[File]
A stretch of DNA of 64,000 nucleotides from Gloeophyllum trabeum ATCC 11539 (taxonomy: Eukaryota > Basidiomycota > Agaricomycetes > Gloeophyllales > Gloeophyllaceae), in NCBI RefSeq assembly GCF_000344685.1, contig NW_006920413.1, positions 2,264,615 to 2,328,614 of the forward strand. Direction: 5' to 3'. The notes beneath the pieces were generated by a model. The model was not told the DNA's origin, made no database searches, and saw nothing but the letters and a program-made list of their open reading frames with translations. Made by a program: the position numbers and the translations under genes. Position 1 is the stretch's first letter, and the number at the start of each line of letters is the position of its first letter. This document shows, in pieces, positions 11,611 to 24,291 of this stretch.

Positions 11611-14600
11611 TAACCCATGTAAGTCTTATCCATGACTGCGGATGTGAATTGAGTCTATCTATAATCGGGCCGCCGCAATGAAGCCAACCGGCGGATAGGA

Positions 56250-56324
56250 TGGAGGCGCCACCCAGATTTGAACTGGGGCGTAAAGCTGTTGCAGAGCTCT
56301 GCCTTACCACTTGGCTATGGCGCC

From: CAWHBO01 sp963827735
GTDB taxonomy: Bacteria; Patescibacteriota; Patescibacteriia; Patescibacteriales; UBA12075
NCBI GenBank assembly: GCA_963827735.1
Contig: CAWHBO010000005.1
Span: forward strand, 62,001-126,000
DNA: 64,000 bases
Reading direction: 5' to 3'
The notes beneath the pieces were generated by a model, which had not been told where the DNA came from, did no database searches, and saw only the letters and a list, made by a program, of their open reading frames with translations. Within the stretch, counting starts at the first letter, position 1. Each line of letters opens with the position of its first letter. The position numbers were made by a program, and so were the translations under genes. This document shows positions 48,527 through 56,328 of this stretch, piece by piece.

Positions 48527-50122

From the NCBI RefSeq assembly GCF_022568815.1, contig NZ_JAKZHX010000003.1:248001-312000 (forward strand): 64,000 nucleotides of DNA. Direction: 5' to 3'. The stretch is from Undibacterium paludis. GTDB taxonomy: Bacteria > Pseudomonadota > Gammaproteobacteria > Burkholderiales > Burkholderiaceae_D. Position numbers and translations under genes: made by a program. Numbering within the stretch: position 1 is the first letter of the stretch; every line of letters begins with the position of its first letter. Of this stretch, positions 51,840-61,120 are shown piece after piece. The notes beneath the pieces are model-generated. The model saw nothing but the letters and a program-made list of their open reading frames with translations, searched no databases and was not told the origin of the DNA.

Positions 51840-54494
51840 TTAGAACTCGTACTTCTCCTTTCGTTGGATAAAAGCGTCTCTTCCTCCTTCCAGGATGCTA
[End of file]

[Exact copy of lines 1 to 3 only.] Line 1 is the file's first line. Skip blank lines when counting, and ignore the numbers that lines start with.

A stretch of DNA of 64,000 nucleotides from Gloeophyllum trabeum ATCC 11539 (taxonomy: Eukaryota > Basidiomycota > Agaricomycetes > Gloeophyllales > Gloeophyllaceae), in NCBI RefSeq assembly GCF_000344685.1, contig NW_006920413.1, positions 2,264,615 to 2,328,614 of the forward strand. Direction: 5' to 3'. The notes beneath the pieces were generated by a model. The model was not told the DNA's origin, made no database searches, and saw nothing but the letters and a program-made list of their open reading frames with translations. Made by a program: the position numbers and the translations under genes. Position 1 is the stretch's first letter, and the number at the start of each line of letters is the position of its first letter. This document shows, in pieces, positions 11,611 to 24,291 of this stretch.

Positions 11611-14600
11611 TAACCCATGTAAGTCTTATCCATGACTGCGGATGTGAATTGAGTCTATCTATAATCGGGCCGCCGCAATGAAGCCAACCGGCGGATAGGA